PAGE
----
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INDIANAPOLIS — Gov. Eric Holcomb has declared that he's committed to leading Indiana with civility, and believes all Hoosiers similarly should practice civility in their professional and personal lives.

Speaking last week at a luncheon for central Indiana Boy Scouts, the Republican said incidents of incivility, poor character and lackluster leadership are all too prevalent these days — particularly in politics.

"There's too much shouting, not enough listening. Too much finger-pointing and tearing down, not enough finding common cause and working toward common solutions," Holcomb said.

"This 'my way or the highway, take-no-prisoners' approach is both dangerous and counterproductive. It prevents us from making progress on the many real issues we need to tackle — whether as a state or a country."

'A house divided'

Invoking President Abraham Lincoln, Holcomb repeated the Great Emancipator's famous warning: "A house divided against itself cannot stand."

Holcomb suggested that a true commitment to civility might be what can keep our badly divided nation from further fracturing.

"Civility doesn’t mean we put all our differences aside," he said. "But it demands that we listen to and respect people, their ideas and different points of view other than our own."

He pointed out that civility is embedded in the Boy Scout Law that encourages scouts to be trustworthy, loyal, helpful, friendly, courteous, kind, obedient, cheerful, thrifty, brave, clean and reverent.

At the same time, Holcomb noted, each one of those characteristics only has meaning in relation to other people — just as civility does.

"Civility isn't just an end in itself, its about forging a team, taking advantage of diverse talents and ideas, being effective and getting things done," Holcomb said.

"Vigorous debate over tough issues doesn’t make us weaker. It makes us stronger. It's essential for finding the best path forward."

Unity through civility

The governor said it's no coincidence that the national motto of the most successful country in history — "E Pluribus Unum: out of many, one" — is a proclamation of unity among Americans.

"That's not just because life is better when you’re not trying to tear each other down, but, to be effective, to bring Indiana to the next level, requires everybody digging in," Holcomb said.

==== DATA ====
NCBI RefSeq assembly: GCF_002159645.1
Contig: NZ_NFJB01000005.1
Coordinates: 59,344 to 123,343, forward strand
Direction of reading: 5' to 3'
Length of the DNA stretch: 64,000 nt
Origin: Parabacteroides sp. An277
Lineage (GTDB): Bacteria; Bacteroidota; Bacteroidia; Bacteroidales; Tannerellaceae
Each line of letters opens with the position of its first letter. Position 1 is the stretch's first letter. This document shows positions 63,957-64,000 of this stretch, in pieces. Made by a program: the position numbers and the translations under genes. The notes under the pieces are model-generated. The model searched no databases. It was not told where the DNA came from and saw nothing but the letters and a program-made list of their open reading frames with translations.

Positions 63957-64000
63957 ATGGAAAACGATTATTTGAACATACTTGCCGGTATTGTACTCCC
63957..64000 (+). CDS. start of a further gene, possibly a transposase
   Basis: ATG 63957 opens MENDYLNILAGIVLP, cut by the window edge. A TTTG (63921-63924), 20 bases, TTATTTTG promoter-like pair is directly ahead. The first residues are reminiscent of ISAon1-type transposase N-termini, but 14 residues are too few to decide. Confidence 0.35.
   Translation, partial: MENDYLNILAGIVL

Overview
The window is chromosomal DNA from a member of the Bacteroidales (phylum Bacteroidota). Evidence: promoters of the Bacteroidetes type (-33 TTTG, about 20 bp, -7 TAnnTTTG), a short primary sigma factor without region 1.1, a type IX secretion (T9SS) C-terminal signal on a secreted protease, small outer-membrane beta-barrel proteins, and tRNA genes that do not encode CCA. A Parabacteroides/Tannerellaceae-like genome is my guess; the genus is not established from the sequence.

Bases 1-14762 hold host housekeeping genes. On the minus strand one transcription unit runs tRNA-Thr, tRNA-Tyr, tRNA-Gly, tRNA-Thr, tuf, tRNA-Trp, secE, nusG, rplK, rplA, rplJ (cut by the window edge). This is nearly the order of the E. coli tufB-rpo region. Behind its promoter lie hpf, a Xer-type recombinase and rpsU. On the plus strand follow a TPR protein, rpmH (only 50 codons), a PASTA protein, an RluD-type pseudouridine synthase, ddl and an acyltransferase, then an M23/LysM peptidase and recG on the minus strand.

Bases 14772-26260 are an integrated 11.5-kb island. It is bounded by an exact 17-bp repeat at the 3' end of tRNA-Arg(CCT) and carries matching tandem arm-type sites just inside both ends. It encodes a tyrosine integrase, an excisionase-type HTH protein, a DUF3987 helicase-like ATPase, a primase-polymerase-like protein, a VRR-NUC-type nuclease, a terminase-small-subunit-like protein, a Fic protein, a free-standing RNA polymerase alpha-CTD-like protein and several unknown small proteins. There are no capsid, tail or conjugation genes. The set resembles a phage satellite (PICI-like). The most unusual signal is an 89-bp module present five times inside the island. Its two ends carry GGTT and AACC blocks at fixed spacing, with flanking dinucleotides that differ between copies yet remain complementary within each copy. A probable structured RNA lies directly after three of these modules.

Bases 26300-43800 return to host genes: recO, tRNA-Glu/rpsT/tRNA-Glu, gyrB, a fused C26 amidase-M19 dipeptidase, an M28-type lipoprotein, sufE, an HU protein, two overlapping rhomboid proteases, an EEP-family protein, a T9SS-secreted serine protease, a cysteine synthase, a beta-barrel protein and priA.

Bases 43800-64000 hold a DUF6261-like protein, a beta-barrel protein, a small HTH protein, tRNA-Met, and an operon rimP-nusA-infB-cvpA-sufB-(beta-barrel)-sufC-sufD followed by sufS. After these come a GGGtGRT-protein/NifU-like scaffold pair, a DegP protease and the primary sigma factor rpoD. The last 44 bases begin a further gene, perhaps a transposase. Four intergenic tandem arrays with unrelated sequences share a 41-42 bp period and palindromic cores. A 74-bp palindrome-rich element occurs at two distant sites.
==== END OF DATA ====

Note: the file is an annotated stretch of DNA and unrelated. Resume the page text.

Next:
Or, to put it another way: "If you want to change the world, find someone to help you paddle," said the former naval intelligence officer.

"That's where civility comes in. If you're civil, you’ll increase your chances of finding friends and allies and mentors and partners who will help you succeed."

A sixth pillar

Holcomb said he recognizes that the five pillars of his "Next Level" agenda will rise only if civility is the unofficial sixth pillar supporting all the rest.

Therefore, Holcomb vowed that he will be a model of civility for Hoosiers, and likewise will ask for civility from those he works with and state legislators of both political parties.

"And if you ever think I've crossed a line, call me out," he said.

The governor also urged Hoosiers to make civility the lodestar of their own lives, even when it's difficult to do so, because ultimately the benefits of civility rebound far higher than the fleeting feelings that come from, for example, shouting someone down.

"When you come across people with ideas different than your own, don't dismiss them. Hear them out. Be civil," Holcomb said. "You will be the stronger for it — and so will we."

Civility counts

Holcomb's civility call is similar to the Nov. 21 Organization Day message of House Speaker Brian Bosma, R-Indianapolis, who said scurrilous in-person and online attacks have no place in the Statehouse.

"Some of you, here in the building, encourage incivility, you encourage misrepresentation, you participate in the vilification of others, you are insensitive to those who are hurting and those who are misunderstood, and I would only encourage you to stop," Bosma said.

The cause of civility also has been championed for the past three years through the Community Civility Counts program, sponsored by The Times Media Co. and the Gary Chamber of Commerce.

Their third annual World Civility Day is set for April 12 featuring civility-themed activities at the Indiana Welcome Center in Hammond and an awards dinner at Avalon Manor in Merrillville.


Dan is Statehouse Bureau Chief for The Times. Since 2009, he's reported on Indiana government and politics — and how both impact the Region — from the state capital in Indianapolis. He originally is from Orland Park, Ill.